(TCT) Robert Royal–Memento Mori – and More

When you reach a certain age, you start to reflect on the end, but something like this makes it real. You not only don’t have a young person’s sense of invulnerability any longer, but you know in the most concrete terms that the end will come – and that you have to prepare for how to meet it. This is not solely a Christian concern, by the way. Classical scholars have come to realize how much several schools of ancient philosophy were really something like spiritual direction. In the Phaedo, Plato reports Socrates as saying “those who do philosophy right are preparing to die.”Among the many things we’ve lost in the meltdown of Catholic culture in the last half-century is attention to the most important end-of-life-question: how to die. It’s much more than a decision whether to treat or not to treat. One of my patron saints, Robert Bellarmine (1542-1621), after a life of intense intellectual activity – combating Protestant errors, trying to mediate in the Galileo case, and writing serious theological works including a highly influential Catechism – towards the end of his life “now free from public business,” composed The Art of Dying Well.

In the modern world, we’re supposed to know that thinking about death is morbid. Bellarmine, the heir to both pagan and Christian wisdom, knew differently: “what folly can be imagined greater than to neglect that Art, on which depend our highest and eternal interests; whilst on the other hand we learn with great labor, and practice with no less ardor, other almost innumerable arts, in order either to preserve or to increase perishable things?”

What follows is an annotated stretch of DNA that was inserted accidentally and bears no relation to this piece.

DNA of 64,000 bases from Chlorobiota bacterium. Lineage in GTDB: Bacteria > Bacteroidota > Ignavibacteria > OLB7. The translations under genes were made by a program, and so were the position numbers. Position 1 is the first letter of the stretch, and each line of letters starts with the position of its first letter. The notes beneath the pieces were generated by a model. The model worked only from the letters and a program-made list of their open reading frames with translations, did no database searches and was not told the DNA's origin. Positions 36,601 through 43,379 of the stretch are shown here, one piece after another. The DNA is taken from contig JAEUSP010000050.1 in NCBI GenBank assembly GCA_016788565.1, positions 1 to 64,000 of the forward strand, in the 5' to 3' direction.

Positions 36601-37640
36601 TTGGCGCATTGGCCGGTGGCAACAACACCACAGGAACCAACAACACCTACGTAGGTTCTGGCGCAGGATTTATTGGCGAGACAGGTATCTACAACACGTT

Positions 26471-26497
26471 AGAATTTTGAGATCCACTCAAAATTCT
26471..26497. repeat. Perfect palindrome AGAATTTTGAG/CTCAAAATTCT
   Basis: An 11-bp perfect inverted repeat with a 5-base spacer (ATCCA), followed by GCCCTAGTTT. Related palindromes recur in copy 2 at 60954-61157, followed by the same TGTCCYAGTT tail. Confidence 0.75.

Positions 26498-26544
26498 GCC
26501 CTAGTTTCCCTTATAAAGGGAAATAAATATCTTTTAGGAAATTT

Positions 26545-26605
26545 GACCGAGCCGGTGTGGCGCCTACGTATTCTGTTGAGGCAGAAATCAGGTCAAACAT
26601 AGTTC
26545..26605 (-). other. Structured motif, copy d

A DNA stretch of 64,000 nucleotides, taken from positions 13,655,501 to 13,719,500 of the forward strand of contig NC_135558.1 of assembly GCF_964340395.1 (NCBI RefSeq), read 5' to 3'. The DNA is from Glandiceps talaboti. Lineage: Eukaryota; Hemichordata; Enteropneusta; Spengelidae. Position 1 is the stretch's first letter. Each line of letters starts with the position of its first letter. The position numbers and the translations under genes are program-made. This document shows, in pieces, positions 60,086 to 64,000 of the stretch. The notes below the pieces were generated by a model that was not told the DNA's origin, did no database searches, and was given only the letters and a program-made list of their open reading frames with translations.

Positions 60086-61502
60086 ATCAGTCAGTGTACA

There’s probably no clearer indication of the distance between traditional wisdom and our age than this:

Now everyone will admit, that the “Art of dying Well” is the most important of all sciences; at least everyone who seriously reflects, how after death we shall have to give an account to God of everything we did, spoke, or thought of, during our whole life, even of every idle word; and that the devil being our accuser, our conscience a witness, and God the Judge, a sentence of happiness or misery everlasting awaits us.

 

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Posted in Death / Burial / Funerals, Eschatology, Roman Catholic